So your eyes are only focus on one Word what about the "surrounding" your eyes see wide not tunnel vision like cameras do, so you force your eye to see a Narrow Vision thorught one lens, but you look at the picture with two eyes? why not have just one eye than!

So why invent wide screen TVs, PC monitors wide screen laptop, and the IPad, if are eyes only see narrow Vision. or one focus.

george m w wrote in post #12365252 (external link)
True statement. Anybody that thinks they are able to focus on all subjects in the field of view, with the human eye, needs to do a little reading on how the human eye and vision works.

So when you are walking do you only use one eye?, so if you see a bus do you only focus on that one bus but don't see the cars when you cross the road? but most people can see with two eyes in wide vision so we force one eye to see all maybe you need to read on the human eye too.

Indecent Exposure wrote in post #12366771 (external link)
Bokeh has come to mean blur. Old fogies are just gonna have to learn to deal.

The Bokeh don't mean is a good picture and some prople don't want blur backgrounds in their pictures, the term comes from the Japanese word boke (暈け or ボケ), so why change the name to 'Bokeh' in English? adding the 'h' letter. when we didn't invent it?


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DonSantos
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May 09, 2011 01:32 as a reply to  @ CanonEOS's post |  #84

A little bg blur is very nice. Blurring to smithereens is unnatural looking.


On a different note. What do think about vignetting?


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May 09, 2011 01:58 |  #85

WRAG wrote in post #12358649 (external link)
I have learned that photos with a blurred background, more DOF are considered better than photos where the entire scene is focused, at least for sports and portraits.

It's the other way around. Blurred background implies less depth of field, not more.

As I think some others have commented on, bokeh is the quality of the blur, not the amount. Different lenses are more or less good at creating pleasing blur.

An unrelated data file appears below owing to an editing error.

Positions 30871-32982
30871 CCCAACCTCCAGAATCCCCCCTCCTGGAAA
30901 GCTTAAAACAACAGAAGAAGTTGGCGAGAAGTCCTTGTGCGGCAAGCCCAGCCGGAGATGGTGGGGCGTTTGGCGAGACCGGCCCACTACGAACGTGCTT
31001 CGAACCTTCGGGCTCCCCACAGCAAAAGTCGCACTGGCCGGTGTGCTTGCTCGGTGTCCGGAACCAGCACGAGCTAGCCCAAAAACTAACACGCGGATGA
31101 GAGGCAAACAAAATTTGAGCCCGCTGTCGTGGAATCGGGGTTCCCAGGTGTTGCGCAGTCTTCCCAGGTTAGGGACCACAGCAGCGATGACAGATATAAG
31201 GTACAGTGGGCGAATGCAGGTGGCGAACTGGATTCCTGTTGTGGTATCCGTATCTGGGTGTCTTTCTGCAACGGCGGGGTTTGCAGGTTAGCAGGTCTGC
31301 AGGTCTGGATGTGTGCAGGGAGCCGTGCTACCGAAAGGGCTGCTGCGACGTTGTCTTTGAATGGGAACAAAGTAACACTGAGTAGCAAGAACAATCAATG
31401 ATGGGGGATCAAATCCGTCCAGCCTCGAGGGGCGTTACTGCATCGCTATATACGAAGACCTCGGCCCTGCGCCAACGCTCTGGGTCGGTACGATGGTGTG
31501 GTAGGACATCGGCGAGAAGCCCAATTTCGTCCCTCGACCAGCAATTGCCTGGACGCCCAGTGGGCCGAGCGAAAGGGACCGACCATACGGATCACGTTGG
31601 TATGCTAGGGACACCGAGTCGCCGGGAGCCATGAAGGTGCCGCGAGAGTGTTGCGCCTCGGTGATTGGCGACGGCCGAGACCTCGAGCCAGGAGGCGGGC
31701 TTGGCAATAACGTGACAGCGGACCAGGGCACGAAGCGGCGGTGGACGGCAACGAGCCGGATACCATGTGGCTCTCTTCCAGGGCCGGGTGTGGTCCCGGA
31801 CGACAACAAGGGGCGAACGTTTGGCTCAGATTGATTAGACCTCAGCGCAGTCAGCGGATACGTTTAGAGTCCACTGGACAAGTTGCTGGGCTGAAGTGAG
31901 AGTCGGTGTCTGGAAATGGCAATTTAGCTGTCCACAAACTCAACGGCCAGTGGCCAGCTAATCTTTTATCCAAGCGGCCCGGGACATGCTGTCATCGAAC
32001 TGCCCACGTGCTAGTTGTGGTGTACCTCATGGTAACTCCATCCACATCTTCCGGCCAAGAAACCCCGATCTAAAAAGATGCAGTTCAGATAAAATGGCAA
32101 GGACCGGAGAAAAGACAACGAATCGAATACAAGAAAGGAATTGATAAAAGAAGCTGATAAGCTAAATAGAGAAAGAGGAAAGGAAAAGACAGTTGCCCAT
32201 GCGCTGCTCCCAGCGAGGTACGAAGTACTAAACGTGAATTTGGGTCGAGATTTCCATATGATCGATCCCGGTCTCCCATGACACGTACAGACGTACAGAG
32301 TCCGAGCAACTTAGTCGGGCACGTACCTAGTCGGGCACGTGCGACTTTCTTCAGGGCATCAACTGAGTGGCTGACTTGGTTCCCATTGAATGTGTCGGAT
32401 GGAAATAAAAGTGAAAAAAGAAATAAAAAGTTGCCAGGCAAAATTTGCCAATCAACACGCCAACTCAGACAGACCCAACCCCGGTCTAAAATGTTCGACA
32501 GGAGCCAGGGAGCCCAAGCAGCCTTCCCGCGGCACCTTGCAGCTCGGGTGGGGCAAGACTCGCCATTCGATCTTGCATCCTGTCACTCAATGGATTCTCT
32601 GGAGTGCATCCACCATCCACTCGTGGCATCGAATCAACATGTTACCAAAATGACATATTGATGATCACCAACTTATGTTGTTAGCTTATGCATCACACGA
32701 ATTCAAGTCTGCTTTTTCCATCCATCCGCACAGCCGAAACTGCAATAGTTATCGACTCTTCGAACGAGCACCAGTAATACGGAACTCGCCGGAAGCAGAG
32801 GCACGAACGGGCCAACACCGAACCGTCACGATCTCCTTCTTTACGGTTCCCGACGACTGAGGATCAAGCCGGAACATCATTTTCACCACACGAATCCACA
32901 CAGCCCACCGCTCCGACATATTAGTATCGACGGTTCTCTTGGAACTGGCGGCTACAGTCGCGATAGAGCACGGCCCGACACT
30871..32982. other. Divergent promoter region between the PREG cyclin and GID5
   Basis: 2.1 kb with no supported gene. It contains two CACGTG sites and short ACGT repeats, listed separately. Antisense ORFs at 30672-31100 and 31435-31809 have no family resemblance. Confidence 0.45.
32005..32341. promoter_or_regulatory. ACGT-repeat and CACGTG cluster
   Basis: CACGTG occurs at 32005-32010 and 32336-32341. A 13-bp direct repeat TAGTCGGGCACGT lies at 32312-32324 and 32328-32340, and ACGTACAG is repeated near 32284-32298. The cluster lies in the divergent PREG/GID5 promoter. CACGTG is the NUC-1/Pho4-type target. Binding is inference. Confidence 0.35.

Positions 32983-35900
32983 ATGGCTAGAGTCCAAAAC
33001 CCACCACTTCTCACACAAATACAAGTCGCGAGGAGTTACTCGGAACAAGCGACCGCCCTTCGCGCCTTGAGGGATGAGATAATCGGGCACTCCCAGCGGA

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May 09, 2011 02:01 as a reply to  @ post 12366771 |  #86
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In photography and optics, (from French "vignette", pronounced /vɪnˈjɛtɪŋ/) but in English we change it again to vignetting its a problem that often arises in the creation of panoramic photographs from many individual shots is vignetting. this is an optical defect of camera lenses vignetting is not much an issue in single photographs

DonSantos wrote in post #12374216 (external link)
A little bg blur is very nice. Blurring to smithereens is unnatural looking.
On a different note. What do think about vignetting?


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melcat
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May 09, 2011 02:49 |  #87

CanonEOS wrote in post #12374119 (external link)
...so if you see a bus do you only focus on that one bus but don't see the cars when you cross the road?

This is indeed an actual problem in road safety, and the reason why riding a motorcycle is dangerous. It's the visual cortex in the brain that is synthesizing the scene from the constantly changing feed of hi-res images from the foveon, and if the saccades are too slow it will actually synthesize a scene with missing objects. The careless driver who "didn't see the motorcyclist" really didn't - but we prosecute them because they should have paid more attention, i.e. used more frequent saccades.

There are also dedicated detectors for shapes and for moving shapes, and they work well at the periphery. It is an extremely complex system, and not analagous at all to a simple lens.

Even if it were, there's no reason in the world why photos should mimic it.




  
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alpha_1976
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May 09, 2011 07:34 |  #88

I am really surprised that some people don't like "bokeh" and background blur at all! I don't even know how it is possible but it is certainly good for your pocket.


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May 09, 2011 07:39 |  #89

Now this is taking blur just a bit too far! :) :lol:

But it shows how you can use it for some sort of creative effect.

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I can dig out my pics from a mirror lens if we want to see very disturbing bokeh. Yummy! :D

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Bang ­ Bang ­ Boy
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May 09, 2011 08:48 |  #90

Bokeh is the OOF areas, not the quality of the OOF?

Atleast thats how I have been taught and thats how the talk goes between me and my photography friends. There is ofcourse good and bad bokeh, but it all comes down to what you like. I love a small DOF on my portraits as it gives me the ability to convey to the viewer where to look.


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Am I the only one that does not like Bokeh?